General microbiology and science digest, October 28, 2014

Viruses in humans and caribous, metabolomics of losing weight, and microbes on rough surfaces.

Impact of a 6-week very low-calorie diet and weight reduction on the serum and fecal metabolome of overweight subjects – Mette S. Schmedes – European Food Research and Technology

“NMR-based metabolomics was carried out on serum and fecal samples obtained from healthy female subjects pre- and post-weight reduction. “

Book with lots of plagiarized text (in at least 3 chapters), so not worth the $25 for the physical book, or even the free download:
Metabonomics and Gut Microbiota in Nutrition and Disease – Springer Link


CheckM: assessing the quality of microbial genomes recovered from isolates, single cells, and metagenomes – Donovan H. Parks – PeerJ Preprints

“Here we introduce CheckM, an automated method for assessing the quality of a genome using a broader set of marker genes specific to the position of a genome within a reference genome tree along with information about the collocation of these genes. “

Viruses and phages

Expanding the Conversation on High-Throughput Virome Sequencing Standards To Include Consideration of Microbial Contamination Sources – Michael J. Strong, Zhen Lin, Erik K. Flemington – mBio

“We thank Ladner and colleagues for their conversation about standardizing viral genome sequences derived from high-throughput (HT) sequencing technology.”

Chlorovirus ATCV-1 is part of the human oropharyngeal virome and is associated with changes in cognitive functions in humans and mice – Robert H. Yolken – PNAS USA

“Unexpectedly, we identified DNA sequences homologous to virus ATCV-1, an algal virus not previously known to infect humans, in oropharyngeal samples obtained from healthy adults. “

* Preservation of viral genomes in 700-y-old caribou feces from a subarctic ice patch – Terry Fei Fan Ng – PNAS USA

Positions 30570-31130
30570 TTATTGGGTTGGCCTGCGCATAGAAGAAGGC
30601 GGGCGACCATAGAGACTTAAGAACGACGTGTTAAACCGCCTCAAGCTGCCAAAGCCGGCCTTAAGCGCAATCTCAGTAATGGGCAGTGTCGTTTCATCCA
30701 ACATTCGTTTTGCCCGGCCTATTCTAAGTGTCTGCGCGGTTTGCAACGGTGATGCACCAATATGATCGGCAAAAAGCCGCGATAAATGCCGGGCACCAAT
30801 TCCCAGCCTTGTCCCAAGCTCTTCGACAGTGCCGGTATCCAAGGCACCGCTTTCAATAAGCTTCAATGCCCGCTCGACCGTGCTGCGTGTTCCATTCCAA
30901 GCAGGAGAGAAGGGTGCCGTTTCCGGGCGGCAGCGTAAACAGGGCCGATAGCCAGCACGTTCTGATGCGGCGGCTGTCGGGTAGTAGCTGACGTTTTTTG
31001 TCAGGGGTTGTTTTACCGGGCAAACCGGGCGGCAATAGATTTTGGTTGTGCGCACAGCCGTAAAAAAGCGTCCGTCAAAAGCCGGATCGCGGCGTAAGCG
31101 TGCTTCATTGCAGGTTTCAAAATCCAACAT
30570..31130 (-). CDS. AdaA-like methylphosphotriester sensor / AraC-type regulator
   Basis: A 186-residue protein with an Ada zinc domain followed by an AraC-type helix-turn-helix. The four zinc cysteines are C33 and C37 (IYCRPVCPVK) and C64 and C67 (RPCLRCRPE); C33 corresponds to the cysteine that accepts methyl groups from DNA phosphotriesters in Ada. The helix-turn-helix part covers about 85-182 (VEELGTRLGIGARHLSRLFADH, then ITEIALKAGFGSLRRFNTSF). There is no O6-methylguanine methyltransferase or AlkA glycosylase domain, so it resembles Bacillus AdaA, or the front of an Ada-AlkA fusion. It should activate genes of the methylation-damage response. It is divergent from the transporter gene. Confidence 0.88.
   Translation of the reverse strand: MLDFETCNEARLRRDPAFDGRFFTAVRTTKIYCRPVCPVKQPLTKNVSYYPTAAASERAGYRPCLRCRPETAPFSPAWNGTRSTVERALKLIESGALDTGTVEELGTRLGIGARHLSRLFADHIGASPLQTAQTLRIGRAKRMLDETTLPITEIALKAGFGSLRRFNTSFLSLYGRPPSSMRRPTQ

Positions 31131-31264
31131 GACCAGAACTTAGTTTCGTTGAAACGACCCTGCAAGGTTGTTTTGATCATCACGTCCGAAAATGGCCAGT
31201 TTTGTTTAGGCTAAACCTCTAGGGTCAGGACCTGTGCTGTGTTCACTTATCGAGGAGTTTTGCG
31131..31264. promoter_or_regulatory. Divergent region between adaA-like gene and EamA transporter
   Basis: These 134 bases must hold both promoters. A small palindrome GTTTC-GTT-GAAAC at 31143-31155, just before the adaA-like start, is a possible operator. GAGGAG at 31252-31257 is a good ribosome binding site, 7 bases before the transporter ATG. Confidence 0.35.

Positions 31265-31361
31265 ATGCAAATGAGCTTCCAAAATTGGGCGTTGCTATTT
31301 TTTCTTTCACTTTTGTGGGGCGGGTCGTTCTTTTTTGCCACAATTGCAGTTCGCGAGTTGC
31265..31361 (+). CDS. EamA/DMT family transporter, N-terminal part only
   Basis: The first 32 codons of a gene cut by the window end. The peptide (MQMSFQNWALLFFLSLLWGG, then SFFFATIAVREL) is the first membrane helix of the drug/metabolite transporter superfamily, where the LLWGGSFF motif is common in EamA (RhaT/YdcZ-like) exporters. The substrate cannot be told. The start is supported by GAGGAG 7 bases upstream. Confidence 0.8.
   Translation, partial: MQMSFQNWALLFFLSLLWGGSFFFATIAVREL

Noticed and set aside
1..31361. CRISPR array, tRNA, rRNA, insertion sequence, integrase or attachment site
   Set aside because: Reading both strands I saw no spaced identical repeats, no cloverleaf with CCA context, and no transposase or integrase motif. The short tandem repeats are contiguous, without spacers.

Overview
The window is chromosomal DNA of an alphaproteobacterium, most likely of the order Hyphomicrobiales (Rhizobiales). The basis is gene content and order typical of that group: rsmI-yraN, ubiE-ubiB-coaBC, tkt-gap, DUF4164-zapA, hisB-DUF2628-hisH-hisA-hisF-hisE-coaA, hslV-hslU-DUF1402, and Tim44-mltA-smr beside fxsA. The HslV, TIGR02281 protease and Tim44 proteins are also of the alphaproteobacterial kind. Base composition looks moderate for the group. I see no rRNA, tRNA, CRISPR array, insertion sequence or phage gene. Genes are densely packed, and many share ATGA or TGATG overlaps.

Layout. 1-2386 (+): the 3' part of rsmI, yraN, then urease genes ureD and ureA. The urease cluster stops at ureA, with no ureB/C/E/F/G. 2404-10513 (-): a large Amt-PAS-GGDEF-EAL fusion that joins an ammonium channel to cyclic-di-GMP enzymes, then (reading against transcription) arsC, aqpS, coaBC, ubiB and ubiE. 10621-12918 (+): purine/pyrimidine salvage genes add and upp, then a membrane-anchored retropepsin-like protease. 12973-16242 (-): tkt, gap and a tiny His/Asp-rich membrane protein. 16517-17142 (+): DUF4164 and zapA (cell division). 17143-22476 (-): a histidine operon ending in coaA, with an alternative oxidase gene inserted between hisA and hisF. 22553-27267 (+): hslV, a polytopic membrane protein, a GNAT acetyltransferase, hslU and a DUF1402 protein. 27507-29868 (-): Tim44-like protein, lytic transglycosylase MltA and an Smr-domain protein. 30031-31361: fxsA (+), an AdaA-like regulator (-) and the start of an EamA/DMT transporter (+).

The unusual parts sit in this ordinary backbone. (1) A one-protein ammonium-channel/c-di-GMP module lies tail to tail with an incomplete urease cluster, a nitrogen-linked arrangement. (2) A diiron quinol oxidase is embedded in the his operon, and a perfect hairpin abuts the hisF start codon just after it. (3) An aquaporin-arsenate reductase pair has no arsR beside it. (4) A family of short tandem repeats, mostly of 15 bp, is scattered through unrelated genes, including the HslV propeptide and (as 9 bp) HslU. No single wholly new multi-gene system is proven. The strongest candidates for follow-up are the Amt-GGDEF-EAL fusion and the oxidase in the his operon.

“Using a viral particle-associated nucleic acid enrichment approach, we genetically characterized one complete DNA and one partial RNA viral genome from a 700-y-old fecal sample preserved in ice. “

Microbial Ecology

Trophic interactions induce spatial self-organization of microbial consortia on rough surfaces – Gang Wang, Dani Or – Scientific Reports

“A mechanistic model of cell-level interactions among multispecies microbial populations grown on hydrated rough surfaces facilitated systematic evaluation of how trophic dependencies shape spatial self-organization of microbial consortia in complex diffusion fields.”

Scaling laws governing stochastic growth and division of single bacterial cells – Srividya Iyer-Biswas – PNAS USA

“Now, by using a unique combination of measurement and analysis technologies, together with mathematical modeling, we discover quantitative features that are conserved across physiological conditions. “

Microbes in the news

Gut feelings – Microbiome and mental health – Fabio Piccini – Wall Street International

“Might people suffering from certain forms of mental health problems benefit from a fecal transplant from someone with more happy-go-lucky bacteria? “

Small Things Considered: Bacteria Allow Woodrats to Eat Poison – Anne A. Madden – ASM blog

“Despite such dire consequences, woodrats ingest enough of these plant toxins to kill a lab rat. Every day. But the desert is not littered with woodrat corpses, so clearly they are able to detoxify this poisonous salad somehow. “

Saving The Bees Using Microscopic Bugs – RedOrbit

“Phages are the most abundant life form on the planet and each phage has a unique bacteria that it will attack,” said Sandra Burnett, BYU professor of microbiology and molecular biology. “This makes phage an ideal treatment for bacterial disease because it can target specific bacteria while leaving all other cells alone.”

Science, publishing, and career

Reputation and impact in academic careers – Alexander Michael Petersen – PNAS USA

“Here, we develop a framework for quantifying the influence author reputation has on a publication’s future impact.”

NPRs All Things Considered (Podcast, 5 min): Is ‘Leaning In’ The Only Formula For Women’s Success In Science? – Kelly McEvers – NPR

“Don’t wait to be invited or encouraged to make a career in science, engineering or technology, Frances Arnold advises the young women she teaches at the California Institute of Technology. “

Bik’s Picks

Doctors Making Housecalls: Better, Cheaper Care at Home? – Jennifer Ferris – MedPageToday

“In a little over a decade the practice has exploded in popularity — with Taavoni and more than 40 other providers in North Carolina innovating new ways to bring healthcare home.”

Oil platforms off California are among the most productive marine fish habitats globally –
Jeremy T. Claisse – PNAS USA

“Here, we find that fish communities living on the complex hardscape habitat created throughout the water column by the structure of oil and gas platforms off California have the highest secondary production per unit area of seafloor of any marine ecosystem for which similar estimates exist.”

Can Science Perfect Food? – Daniela Galarza –

“A research team in Japan is blowing past molecular gastronomy to discover new ways of perfecting already flawless dishes.”


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